For taxis it's location, location, location

Location-based services are coming to London's black cabs, and are being used to bring taxis and passengers together across the capital

The art of hailing a London taxi is being turned into a science with a new service that is one of the first to make commercial use of mobile phone location data.

Several hundred black London taxis have been fitted out with GPS receivers, mobile phones and data transmitters that will eventually allow them to be hailed by anybody in the capital with a mobile phone.

Using mobile phone location data, which can pinpoint a mobile phone to within a couple of hundred metres, service operator Zingo can hook up the caller to the closest available taxi. The idea, according to Zingo managing director Mark Fawcett, is that the potential passenger can then talk directly to the cab driver, describe where they need picking up from and where they want to go. If there is no taxi available then Zingo says so.

Instead of a mini-cab controller, a computer handles the routing of voice traffic on a first-come, first-served basis so that callers speak directly to the cab driver who can tell them before even pulling over to the side of the road that anything south of the river is out of the question. It is the matching of mobile phone location data to GPS location data received from the taxi that enables the server to make the match, and route the call. Location data from mobile phones is not accurate to street level, but it is good enough, according to Fawcett. "It is accurate enough for our purposes because of the voice call -- the passenger gets to speak directly to the driver, so can tell the driver where to pick up."

The idea was conceived three years ago, said Fawcett, but the first trial was launched in November 2002. Some of this delay was due to the challenge of getting access to mobile phone location data from the network operators. Such data is generally seen as very sensitive because it can be used to build up not only a picture of a person's movements, but can reveal data about relationships where, for instance, two mobile phones move from one cell to another at exactly the same moment.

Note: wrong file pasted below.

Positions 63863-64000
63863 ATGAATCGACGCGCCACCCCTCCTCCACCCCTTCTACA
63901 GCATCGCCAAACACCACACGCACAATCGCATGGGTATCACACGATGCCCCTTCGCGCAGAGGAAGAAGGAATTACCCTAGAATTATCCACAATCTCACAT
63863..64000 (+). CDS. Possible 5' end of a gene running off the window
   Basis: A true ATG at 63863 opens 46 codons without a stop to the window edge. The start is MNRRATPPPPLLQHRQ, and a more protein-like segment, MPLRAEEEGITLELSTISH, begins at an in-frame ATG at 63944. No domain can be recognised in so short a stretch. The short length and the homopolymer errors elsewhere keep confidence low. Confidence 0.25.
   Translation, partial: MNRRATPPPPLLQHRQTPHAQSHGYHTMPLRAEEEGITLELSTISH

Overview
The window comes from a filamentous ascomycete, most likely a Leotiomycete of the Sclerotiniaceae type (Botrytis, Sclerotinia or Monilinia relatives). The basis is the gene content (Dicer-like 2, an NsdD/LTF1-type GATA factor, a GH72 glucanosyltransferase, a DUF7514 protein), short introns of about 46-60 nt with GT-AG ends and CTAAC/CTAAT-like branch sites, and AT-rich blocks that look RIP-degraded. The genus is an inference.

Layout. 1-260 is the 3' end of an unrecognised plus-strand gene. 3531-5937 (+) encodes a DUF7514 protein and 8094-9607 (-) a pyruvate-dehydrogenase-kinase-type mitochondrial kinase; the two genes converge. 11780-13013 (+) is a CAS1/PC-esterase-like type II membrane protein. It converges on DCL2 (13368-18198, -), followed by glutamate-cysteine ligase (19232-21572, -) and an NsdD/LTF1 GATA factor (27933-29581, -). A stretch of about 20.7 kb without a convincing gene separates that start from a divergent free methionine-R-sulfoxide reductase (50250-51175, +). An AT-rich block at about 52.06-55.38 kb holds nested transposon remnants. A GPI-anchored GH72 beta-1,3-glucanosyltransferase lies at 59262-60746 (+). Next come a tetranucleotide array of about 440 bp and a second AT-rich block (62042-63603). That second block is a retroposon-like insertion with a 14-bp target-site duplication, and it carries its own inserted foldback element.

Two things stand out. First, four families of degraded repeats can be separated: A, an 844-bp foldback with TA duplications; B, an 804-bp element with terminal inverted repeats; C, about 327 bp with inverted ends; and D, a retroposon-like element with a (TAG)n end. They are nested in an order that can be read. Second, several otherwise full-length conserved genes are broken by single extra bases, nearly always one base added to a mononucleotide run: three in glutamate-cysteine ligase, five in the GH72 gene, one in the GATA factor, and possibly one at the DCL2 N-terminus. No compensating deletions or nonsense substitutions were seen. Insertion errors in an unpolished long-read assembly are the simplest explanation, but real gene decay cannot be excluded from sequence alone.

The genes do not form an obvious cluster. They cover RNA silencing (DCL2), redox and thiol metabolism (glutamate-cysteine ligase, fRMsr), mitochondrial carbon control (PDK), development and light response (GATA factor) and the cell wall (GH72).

Fawcett said the contract Zingo has signed with the network operators means the data is only used for matching locations. When someone first uses Zingo, they are given the opportunity to listen to the company's privacy policy. "We don't even give the driver and passenger each others' phone numbers," said Fawcett. "The call is routed through Zingo's servers, but if you're a passenger you do have an option to redial a particular cab once you've hung up." Billing for the service is taken care of by the taxi driver: A trip arranged using Zingo will carry a £1.60 surcharge (and the mobile phone call is charged at the national tariff).

Currently, Vodafone and O2 subscribers can use the service. The contract with T-Mobile is being finalised, said Fawcett, who hopes to have Orange signed by the end of August.

So far only a small proportion of the 20,000 plus privately-owned black cabs on London's streets have been fitted out with the Zingo kit, said Fawcett. He's hoping to get many more interested. Although Zingo's parent company Manganese Bronze is the same company that makes most London taxis, the drivers are all self-employed. To make the proposition more attractive to them, Zingo installs the kit -- which includes a mobile phone -- for free.

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